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Alfred K Yu, Lanying Song, Karl D Murray, Deborah van der List, Gino A Cortopassi; Microglial activation and inflammatory response in a mouse model of Leber’s Hereditary Optic Neuropathy. Invest. Ophthalmol. Vis. Sci. 2014;55(13):1352.
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© ARVO (1962-2015); The Authors (2016-present)
Leber’s Hereditary Optic Neuropathy (LHON) is a retinal neurodegenerative disorder resulting from inheritance of mutations in mitochondrial complex I (NADH dehydrogenase). The mechanism of LHON pathogenesis is unknown, but multiple hypotheses have been advanced, including bioenergetic, apoptotic, and excitotoxic pathways. The recent development of ndufs4 knockout mice as a model of complex I deficiency has allowed for more rigorous testing of these hypotheses. To explore the pathogenesis of LHON we analyzed global gene expression using RNA sequencing (RNA-seq) in eyes of ndufs4 knockout and wild type littermate mice during a critical period for disease onset.
It has been reported that ndufs4 mice lose visual function at postnatal days 30 (P30). Therefore, we examined the pattern of gene expression before, during, and after this period. Ndufs4 knockout mice were sacrificed at P20, P30, and ~P40. Retinas were surgically removed and placed in RNAlater (Life Technologies). Total RNA was extracted from whole retinas using affinity column purification (Qiagen) and processed by the UC Davis DNA Technologies & Expression Analysis Core for RNA-seq. Remaining RNA was used to generate cDNA template (Bio-Rad) for validation of candidate genes by RT-PCR.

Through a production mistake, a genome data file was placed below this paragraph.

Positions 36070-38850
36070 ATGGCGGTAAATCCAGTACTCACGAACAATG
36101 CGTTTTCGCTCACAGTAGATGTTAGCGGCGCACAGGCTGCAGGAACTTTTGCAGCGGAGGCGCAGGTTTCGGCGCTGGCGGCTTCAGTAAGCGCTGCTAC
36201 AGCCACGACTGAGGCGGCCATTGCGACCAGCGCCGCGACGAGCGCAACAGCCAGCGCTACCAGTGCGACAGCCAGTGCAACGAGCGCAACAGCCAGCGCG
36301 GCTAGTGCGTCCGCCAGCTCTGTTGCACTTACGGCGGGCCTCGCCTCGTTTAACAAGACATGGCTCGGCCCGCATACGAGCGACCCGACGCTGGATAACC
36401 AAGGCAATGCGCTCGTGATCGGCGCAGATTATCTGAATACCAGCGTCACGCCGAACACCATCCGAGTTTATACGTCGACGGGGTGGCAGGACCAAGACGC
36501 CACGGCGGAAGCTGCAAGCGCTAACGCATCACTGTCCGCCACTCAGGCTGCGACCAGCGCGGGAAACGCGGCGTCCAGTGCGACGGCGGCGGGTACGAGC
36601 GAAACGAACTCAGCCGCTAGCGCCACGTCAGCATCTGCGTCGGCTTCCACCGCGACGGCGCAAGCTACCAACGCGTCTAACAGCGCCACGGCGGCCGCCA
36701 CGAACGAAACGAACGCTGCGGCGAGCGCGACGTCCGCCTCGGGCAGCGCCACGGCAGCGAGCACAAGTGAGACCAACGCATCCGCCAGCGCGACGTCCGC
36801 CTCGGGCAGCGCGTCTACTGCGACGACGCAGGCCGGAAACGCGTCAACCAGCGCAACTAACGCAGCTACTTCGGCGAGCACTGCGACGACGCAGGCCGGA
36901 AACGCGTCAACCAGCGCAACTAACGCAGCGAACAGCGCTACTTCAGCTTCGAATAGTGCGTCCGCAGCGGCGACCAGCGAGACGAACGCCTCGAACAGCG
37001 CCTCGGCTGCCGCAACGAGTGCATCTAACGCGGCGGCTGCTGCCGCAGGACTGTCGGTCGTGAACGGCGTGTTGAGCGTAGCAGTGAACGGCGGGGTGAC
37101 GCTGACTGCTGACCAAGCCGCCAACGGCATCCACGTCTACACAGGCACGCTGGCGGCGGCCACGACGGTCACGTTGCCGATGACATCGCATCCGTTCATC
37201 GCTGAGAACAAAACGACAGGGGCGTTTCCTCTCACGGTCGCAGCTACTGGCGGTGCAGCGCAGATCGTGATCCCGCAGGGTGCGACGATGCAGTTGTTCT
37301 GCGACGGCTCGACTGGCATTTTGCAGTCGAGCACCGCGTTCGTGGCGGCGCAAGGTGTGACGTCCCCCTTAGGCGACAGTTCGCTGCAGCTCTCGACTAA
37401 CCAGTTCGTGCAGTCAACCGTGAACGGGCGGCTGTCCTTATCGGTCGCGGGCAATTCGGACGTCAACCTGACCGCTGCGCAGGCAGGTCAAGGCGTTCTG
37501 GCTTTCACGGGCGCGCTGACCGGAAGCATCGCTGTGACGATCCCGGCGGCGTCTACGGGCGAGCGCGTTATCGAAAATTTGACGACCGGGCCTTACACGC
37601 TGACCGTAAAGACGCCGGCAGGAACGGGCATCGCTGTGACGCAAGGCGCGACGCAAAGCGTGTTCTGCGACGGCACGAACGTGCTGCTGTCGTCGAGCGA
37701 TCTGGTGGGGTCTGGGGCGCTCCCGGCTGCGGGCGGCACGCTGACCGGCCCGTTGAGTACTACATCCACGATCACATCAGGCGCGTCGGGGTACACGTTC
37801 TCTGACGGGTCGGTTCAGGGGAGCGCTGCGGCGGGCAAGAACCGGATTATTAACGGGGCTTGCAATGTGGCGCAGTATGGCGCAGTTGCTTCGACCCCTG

RNA-seq data from P30 retinas revealed an increase in immune and inflammatory genes in ndufs4 knockout mice. Quantitative RT-PCR data confirmed a significant increase in Cd68, Cd86, Aif1, and Mmp12, which are associated with microglia activation. In addition, RT-qPCR data showed an increase in B2m, Tlr2, Ccl2, Ccl12, and Cxcl10 suggesting both an induced immune and inflammatory response. In contrast, RT-qPCR data at P20 showed a significant increase only in Cd68 and B2m.
LHON results from a defect in mitochondrial complex I, which leads to loss of vision. The mechanism connecting mitochondrial dysfunction to vision loss has been unknown. In ndufs4 knockout mice there is a clear induction of immune and inflammatory response genes that coincides with vision loss, and markers for microglial activation may be present as early as P20. These data support the hypothesis that loss of mitochondrial function induces retinal inflammatory genes in ndufs4 mice, and suggests a potential route of therapeutic treatment in LHON.
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